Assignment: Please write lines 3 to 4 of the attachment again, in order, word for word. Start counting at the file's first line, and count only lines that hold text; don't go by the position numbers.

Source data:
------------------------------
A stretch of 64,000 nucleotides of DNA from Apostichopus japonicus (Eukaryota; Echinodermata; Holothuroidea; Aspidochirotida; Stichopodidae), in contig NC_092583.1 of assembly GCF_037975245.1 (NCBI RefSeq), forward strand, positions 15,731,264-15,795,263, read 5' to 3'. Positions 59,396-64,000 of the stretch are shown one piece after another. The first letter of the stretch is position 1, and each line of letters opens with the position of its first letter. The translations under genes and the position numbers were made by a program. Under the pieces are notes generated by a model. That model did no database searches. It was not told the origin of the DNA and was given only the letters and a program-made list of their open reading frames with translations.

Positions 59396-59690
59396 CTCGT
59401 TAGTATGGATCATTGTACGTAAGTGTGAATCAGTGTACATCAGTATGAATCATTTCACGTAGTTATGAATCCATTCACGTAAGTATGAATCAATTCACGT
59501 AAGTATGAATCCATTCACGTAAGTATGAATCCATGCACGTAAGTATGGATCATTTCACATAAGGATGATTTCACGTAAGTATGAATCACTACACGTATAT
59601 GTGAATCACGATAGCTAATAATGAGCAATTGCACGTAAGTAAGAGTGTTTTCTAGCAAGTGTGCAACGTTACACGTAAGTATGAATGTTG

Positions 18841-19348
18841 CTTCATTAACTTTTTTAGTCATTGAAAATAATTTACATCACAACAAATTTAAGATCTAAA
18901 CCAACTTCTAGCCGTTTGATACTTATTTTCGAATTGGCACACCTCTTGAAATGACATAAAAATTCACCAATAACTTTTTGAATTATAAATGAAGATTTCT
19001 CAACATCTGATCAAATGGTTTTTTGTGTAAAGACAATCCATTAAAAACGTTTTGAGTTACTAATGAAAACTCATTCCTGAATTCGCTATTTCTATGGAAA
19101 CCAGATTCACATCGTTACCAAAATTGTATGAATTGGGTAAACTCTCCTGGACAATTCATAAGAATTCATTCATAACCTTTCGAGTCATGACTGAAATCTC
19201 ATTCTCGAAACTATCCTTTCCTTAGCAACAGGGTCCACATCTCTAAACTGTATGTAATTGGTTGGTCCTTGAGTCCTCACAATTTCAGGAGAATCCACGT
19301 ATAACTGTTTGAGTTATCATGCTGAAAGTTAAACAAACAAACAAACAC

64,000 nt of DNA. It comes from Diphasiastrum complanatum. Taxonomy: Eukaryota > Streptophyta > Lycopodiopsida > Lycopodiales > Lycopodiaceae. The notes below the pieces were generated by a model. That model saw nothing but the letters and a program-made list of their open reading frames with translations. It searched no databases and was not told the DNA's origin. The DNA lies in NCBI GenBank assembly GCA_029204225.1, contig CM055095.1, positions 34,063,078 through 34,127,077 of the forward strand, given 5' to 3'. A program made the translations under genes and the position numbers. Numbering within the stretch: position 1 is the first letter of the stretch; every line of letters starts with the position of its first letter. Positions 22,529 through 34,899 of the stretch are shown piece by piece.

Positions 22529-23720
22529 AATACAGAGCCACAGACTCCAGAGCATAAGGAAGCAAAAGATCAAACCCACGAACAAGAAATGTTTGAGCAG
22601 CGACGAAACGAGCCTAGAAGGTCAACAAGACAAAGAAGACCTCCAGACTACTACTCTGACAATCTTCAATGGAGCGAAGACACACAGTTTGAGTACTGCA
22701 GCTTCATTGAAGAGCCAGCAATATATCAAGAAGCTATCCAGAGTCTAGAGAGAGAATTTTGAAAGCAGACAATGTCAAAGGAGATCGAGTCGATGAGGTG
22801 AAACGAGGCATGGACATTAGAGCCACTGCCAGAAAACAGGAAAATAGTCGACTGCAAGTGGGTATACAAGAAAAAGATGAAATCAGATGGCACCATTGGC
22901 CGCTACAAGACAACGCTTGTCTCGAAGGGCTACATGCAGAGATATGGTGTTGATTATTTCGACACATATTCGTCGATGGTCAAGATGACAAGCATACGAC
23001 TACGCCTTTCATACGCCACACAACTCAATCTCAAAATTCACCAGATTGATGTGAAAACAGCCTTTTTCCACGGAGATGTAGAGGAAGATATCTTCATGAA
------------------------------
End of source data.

59396 CTCGT
59401 TAGTATGGATCATTGTACGTAAGTGTGAATCAGTGTACATCAGTATGAATCATTTCACGTAGTTATGAATCCATTCACGTAAGTATGAATCAATTCACGT